There’s a short-piece (but impressive as a 2-page spread in the mag) about Jhumpa Lahiri and her new book in Time this week.
Lahiri is one of my favorite authors. I loved Interpreter of Maladies and my mom liked it even more. The Namesake was almost a spiritual experience for me. I read it straight through the night upon its arrival. I was tired the next day at work, but I couldn’t stop thinking about the book. I just similarly, but less intensely, devoured, Unaccustomed Earth, her latest book.
Lahiri’s words have an impact that go beyond their poetic balance. I cringed when I was introduced to her writing. Reading her for the first time was almost like having a conversation with someone who was intensely like me. I felt understood and could identify with her characters. She writes about being pulled in different directions: The pressure of adhering to the old world of our parents youth, while facing the internal torture of wanting to blend in with our new world. For me, the result was feeling inadequate in both worlds. Something as simple as the “where are you from?” question. When I answer “New Jersey”, in return I’ll often get a look of disappointment or aversion. Yet, there is no answer that feels more true. This leads to such convoluted answers like “ethnically from…” or “my family is…”. It’s a shared experience. I’ve commiserated with many children of immigrants who similarly have grown to hate this question. Lahiri helped give my experience credibility, and reassured me that that this has nothing to do with me personally, but is part of a larger, collective experience.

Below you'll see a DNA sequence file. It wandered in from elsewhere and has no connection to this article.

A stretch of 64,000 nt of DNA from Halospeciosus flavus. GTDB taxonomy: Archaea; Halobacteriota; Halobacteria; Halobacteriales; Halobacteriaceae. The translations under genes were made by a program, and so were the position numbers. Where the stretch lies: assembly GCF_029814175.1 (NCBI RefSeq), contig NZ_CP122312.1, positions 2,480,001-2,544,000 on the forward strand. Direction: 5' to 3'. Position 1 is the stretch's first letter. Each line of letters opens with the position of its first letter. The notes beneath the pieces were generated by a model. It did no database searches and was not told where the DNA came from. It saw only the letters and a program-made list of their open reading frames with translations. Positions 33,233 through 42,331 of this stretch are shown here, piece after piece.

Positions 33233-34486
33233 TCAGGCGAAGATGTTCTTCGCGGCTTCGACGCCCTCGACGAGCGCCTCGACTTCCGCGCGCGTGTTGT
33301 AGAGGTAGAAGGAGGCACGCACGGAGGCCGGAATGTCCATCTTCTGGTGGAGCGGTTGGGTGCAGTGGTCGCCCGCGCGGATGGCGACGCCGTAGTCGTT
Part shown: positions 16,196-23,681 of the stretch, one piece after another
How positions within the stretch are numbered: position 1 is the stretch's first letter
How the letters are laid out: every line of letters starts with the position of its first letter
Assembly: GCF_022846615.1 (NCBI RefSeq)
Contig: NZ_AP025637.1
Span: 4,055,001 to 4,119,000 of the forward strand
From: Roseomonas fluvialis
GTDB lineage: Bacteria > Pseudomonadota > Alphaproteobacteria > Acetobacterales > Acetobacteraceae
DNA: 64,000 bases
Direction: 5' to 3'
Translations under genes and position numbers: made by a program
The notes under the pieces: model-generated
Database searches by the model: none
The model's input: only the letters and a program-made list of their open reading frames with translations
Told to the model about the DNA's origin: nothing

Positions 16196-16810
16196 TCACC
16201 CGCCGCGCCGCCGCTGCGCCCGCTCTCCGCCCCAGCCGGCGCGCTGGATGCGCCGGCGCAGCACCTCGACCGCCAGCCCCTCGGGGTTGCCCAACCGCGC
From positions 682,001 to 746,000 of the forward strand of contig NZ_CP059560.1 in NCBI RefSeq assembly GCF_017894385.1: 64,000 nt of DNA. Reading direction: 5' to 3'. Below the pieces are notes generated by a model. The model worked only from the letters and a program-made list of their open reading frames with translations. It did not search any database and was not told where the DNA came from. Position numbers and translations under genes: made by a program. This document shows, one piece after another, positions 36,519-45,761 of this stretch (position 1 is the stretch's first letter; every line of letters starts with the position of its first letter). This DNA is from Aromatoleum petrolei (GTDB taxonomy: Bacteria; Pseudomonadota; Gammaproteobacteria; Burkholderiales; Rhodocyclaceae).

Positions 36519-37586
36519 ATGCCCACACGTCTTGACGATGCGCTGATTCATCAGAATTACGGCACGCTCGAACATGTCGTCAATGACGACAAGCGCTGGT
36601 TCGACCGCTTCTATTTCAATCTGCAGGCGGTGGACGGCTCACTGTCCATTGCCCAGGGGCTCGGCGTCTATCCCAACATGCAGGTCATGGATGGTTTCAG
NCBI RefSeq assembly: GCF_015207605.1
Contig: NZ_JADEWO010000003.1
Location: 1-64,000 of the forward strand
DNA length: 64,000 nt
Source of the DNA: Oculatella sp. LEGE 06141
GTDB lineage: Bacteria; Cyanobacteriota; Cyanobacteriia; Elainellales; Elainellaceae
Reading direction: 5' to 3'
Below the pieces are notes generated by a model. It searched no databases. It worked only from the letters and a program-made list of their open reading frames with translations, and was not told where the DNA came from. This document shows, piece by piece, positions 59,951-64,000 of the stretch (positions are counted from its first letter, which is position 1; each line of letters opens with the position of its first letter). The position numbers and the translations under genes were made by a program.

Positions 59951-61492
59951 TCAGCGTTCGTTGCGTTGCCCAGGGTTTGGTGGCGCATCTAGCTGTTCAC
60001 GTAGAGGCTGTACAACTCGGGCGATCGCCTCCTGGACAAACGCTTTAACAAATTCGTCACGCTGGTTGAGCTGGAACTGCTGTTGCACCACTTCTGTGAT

Lahiri’s stories are simple immigrant’s story. The stories of the children of immigrants, caught between worlds. The Time article remarks at how astounding it is that her most recent book opened the charts as a #1 bestseller. While most bestsellers are written in a frenetic, sensational, and provocative manner, Lahiri’s stories are slow-cooked with very simple themes. The sales shouldn’t be shocking: On the surface, she’s developed a rabid fan base in the South-Asian American community. But more deeply, America is a country of immigrants. Why wouldn’t her stories be embraced?
5/27/13 – I’m going to re-read my Lahiri.